(The HWO is an annual football tournament, a project giving over 25,000 homeless people - coming from across 60 different nations - the chance to rep their country on the pitch). I agree with what they're doing, and I am willing to help any operations concerned with helping and promoting countries, and people in bad situations. The most important thing is the organisation - it has to be well organised and everybody has to be united and work towards the same goal.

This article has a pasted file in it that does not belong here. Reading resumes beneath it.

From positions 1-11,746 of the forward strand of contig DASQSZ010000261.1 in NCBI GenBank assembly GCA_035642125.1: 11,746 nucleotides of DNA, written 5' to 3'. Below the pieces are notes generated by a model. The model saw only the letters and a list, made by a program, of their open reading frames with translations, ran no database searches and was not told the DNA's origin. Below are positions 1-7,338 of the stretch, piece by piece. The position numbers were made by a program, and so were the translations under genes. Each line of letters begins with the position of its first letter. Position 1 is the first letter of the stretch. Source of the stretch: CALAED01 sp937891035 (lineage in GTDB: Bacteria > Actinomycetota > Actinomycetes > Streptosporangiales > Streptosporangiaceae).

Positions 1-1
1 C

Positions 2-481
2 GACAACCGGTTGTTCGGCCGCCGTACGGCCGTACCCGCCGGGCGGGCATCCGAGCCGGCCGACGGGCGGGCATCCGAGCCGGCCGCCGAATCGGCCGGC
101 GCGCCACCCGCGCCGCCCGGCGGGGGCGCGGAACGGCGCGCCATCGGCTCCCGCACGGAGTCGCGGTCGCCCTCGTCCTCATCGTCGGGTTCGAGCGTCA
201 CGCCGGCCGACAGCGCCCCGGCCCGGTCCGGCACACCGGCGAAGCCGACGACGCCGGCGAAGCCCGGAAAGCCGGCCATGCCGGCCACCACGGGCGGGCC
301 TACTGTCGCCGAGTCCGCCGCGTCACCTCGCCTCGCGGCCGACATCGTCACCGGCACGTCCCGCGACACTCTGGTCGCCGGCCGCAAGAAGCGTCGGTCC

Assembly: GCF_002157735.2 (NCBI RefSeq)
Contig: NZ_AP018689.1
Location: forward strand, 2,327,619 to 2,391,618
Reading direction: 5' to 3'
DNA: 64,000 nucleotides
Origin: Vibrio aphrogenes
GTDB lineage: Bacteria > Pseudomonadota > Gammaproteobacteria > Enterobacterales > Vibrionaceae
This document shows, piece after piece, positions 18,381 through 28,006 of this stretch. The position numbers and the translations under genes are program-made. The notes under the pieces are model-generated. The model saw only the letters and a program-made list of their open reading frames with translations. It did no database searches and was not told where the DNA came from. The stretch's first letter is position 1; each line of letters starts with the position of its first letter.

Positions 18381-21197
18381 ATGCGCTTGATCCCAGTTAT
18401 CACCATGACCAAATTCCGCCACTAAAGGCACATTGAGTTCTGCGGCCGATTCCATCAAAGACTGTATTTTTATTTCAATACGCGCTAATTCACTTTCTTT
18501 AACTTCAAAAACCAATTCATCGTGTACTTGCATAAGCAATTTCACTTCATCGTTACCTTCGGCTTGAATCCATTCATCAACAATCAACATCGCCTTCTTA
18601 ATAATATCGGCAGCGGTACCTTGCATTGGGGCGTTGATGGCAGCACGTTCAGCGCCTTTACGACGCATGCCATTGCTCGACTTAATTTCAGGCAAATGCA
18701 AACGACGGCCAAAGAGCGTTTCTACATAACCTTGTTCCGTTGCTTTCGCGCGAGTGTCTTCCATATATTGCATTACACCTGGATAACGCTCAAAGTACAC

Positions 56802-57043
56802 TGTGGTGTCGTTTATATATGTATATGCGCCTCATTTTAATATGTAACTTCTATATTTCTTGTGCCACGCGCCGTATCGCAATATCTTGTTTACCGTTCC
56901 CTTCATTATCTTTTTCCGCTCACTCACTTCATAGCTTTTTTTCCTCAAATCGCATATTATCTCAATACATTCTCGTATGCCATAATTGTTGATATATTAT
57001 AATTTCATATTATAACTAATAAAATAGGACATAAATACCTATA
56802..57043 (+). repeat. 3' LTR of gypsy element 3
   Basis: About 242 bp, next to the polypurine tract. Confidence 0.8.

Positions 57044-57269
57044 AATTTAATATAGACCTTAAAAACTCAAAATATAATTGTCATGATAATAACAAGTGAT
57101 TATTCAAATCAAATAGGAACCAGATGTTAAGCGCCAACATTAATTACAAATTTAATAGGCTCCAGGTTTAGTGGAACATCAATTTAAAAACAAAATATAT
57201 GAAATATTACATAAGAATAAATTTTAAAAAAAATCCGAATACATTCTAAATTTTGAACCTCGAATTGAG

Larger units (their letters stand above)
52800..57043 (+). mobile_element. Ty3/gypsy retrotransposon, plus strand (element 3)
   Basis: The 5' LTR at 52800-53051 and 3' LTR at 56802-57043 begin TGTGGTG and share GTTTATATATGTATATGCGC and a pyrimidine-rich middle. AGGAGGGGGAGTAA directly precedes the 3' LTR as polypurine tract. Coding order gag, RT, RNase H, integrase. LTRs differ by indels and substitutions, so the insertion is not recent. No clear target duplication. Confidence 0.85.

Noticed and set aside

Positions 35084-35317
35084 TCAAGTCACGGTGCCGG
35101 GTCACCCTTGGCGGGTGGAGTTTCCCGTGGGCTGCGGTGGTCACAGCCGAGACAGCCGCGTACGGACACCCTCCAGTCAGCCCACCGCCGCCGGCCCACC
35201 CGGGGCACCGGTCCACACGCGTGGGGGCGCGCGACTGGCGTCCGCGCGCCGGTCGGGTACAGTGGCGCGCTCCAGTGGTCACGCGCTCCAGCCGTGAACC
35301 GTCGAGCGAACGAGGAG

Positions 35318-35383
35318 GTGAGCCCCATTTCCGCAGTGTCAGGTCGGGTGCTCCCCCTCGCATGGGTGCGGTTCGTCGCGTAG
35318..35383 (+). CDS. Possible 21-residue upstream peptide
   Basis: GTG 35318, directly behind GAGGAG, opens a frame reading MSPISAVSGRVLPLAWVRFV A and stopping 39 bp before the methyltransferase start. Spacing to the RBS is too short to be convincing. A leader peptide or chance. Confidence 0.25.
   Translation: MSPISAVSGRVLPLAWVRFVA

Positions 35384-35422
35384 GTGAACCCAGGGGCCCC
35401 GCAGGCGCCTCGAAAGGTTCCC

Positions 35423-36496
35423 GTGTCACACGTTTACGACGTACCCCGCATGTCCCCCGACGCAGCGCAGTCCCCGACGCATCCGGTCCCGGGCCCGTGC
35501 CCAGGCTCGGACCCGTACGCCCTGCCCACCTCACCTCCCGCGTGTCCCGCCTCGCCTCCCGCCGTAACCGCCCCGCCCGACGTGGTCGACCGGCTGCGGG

Tell me more about your work with Congo Now!...
The project is to sensitise everyone with what is going on in the Eastern part of the country and also in the rest of Congo; to mobilise all nations, the international community, so that Congo stays in the limelight. And hopefully others may realise that they have an important role to play in stopping what is going on over there; in turn helping the war victims, the innocent people who are in the middle of the conflict...

Read the full article here